The trusted source for
healthcare information and
Programs mentor college students
Areas of health care specialty are all competing for a limited pool of nurses, but a pair of programs are hoping to introduce nurses and nursing students to the field of occupational health and safety. NIOSH mentored nine college students during this year’s summer break, as part of the CDC Project IMHOTEP.
Project IMHOTEP is a CDC mentoring program for minority students, named after an ancient Egyptian physician, mathematician, and architect who established some of the first recorded public health practices. He was deified as the god of medicine. The program is designed to enhance the skills and experience of minority students in the public heath areas of epidemiology, biostatistics, and occupational safety and health.
The program is sponsored by the Public Health Sciences Institute at Morehouse College in Atlanta, and is designed for undergraduate students (rising and graduating seniors) who have some training in public health and/or quantitative or science disciplines. The program provides participants with two weeks of intensive classroom training in epidemiology, biostatistics, writing, biochemical techniques, and various computer statistical packages, and nine weeks of research and data analysis in biostatistics, epidemiology, and occupational health and safety with experts at the CDC and Morehouse College. Project IMHOTEP sponsors interns in Spokane, WA; Morgantown, WV; Cincinnati; Pittsburgh; and Atlanta.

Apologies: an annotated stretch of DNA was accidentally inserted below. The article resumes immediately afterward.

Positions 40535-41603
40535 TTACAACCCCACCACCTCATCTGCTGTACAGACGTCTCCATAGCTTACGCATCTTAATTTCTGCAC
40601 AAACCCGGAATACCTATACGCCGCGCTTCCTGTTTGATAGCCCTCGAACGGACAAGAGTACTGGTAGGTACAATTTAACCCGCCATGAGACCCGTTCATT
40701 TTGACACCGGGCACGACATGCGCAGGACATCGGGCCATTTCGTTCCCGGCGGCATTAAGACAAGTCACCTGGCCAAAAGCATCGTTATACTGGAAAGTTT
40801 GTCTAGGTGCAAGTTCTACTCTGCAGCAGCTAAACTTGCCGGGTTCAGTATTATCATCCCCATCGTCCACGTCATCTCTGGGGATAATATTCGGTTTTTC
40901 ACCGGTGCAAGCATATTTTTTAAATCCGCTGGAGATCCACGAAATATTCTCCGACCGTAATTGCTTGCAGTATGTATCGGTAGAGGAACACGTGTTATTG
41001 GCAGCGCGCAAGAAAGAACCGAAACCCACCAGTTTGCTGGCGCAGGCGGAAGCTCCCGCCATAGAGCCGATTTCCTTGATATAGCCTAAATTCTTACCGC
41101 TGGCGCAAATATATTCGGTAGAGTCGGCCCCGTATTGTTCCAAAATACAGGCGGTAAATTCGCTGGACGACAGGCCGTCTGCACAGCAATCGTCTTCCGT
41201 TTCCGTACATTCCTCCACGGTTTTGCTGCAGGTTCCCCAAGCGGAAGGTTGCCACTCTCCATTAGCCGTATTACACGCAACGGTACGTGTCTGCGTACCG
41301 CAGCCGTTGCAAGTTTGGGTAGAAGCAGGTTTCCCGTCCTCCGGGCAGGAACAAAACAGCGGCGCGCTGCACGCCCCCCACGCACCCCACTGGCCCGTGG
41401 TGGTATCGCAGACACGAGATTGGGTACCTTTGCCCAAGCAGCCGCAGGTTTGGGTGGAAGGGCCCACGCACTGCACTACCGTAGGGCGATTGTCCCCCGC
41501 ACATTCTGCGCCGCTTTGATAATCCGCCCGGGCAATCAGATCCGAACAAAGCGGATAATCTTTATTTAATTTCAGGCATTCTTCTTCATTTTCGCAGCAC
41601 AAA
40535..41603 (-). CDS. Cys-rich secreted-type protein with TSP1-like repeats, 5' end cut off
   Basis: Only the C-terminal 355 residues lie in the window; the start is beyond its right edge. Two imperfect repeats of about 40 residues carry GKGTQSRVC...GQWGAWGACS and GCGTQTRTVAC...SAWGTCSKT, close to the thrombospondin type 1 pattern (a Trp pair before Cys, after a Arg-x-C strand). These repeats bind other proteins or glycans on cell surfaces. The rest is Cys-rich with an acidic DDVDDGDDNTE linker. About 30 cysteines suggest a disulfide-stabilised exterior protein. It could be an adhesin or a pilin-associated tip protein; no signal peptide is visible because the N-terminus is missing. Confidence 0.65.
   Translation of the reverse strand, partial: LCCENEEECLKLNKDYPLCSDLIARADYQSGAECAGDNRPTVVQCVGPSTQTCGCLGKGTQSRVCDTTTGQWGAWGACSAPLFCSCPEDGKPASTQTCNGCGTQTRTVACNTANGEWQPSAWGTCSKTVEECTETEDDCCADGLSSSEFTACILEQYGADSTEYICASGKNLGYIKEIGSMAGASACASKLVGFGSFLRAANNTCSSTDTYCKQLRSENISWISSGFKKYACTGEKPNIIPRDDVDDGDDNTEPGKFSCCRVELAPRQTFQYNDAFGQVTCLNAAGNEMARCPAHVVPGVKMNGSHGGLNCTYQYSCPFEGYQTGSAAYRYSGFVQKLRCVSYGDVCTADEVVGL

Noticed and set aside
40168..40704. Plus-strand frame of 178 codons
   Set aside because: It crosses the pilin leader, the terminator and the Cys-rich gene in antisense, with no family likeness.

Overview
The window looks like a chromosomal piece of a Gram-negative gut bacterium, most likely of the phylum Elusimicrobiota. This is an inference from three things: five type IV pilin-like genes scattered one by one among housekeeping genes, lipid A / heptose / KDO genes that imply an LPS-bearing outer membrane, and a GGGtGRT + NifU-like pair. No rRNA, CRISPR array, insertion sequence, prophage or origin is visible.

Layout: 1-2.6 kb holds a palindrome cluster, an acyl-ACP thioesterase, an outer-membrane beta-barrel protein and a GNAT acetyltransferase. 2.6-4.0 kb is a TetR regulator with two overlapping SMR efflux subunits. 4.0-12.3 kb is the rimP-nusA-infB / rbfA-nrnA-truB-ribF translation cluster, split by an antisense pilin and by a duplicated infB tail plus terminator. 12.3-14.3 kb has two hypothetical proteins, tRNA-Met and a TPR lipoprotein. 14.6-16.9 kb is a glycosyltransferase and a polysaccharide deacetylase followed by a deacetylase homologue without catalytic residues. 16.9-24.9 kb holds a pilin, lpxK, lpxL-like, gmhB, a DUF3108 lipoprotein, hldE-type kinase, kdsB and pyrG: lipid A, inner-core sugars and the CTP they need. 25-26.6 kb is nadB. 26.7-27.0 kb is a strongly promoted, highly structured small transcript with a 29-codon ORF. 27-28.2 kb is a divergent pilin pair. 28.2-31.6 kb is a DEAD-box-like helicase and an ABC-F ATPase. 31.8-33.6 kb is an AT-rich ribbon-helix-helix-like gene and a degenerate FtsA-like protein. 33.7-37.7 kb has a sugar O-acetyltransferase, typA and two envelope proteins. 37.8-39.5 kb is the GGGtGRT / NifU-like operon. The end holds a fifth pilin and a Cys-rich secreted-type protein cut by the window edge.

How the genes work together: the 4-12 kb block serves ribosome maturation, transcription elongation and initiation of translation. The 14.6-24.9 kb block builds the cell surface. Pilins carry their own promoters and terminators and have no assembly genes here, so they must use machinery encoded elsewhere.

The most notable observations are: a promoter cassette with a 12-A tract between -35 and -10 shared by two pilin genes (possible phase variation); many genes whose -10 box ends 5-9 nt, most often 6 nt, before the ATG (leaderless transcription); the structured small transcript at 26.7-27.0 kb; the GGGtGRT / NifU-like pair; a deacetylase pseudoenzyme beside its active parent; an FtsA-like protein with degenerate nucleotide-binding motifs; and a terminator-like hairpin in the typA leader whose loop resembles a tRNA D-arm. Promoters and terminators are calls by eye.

Bill Jenkins, PhD, a founder of the project and faculty member at Morehouse College, said Morehouse and CDC personnel who work with the program seek to instill "religious fervor" among students that will drive them to want to establish careers in public health.
Recruit, mentor new generation
The Occupational Health Internship Program (OHIP), administered by the Association of Occupational and Environmental Clinics (AOEC), graduated its first class of interns last summer with the support of NIOSH. OHIP seeks to recruit, train, mentor, and inspire a new generation of occupational safety and health professionals who are dedicated to preventing job injury and disease through partnerships with workers.
Student interns are assigned to work in interdisciplinary teams to promote better understanding of how the different professions interact to identify, assess, and resolve occupational hazards. OHIP has training centers at the University of California, San Francisco and Hunter College in New York City.
"We believe that students of occupational health need direct experience with workers to fully understand the complexity of health and safety issues and problems in the workplace," says Gail Bateson, MS, OHIP Program Coordinator. "OHIP offers funding for students to work with union and other nonprofit worker organizations, and teams of students from medicine, nursing, public health, and related fields receive training and will collaborate with the sponsoring union/worker group and local occupational health and safety mentors to address occupational health and safety problems."
She says OHIP will play a vital role in shaping the future of occupational health by developing the next generation of leaders in the field and give future occ-health professionals grounding in "the reality of the workplace."
OHIP is based on the premise that occupational health nursing requires a nurse to have a broad knowledge base not only in assessment and treatment of injured workers, but also in public health issues and regulations. Interpersonal skills are necessary for dealing not only with healthy, sick, or injured workers, but also with employers, insurers, and program directors, and exposure to these dynamics early on helps students build strengths in these areas, Bateson says.
For more information, contact: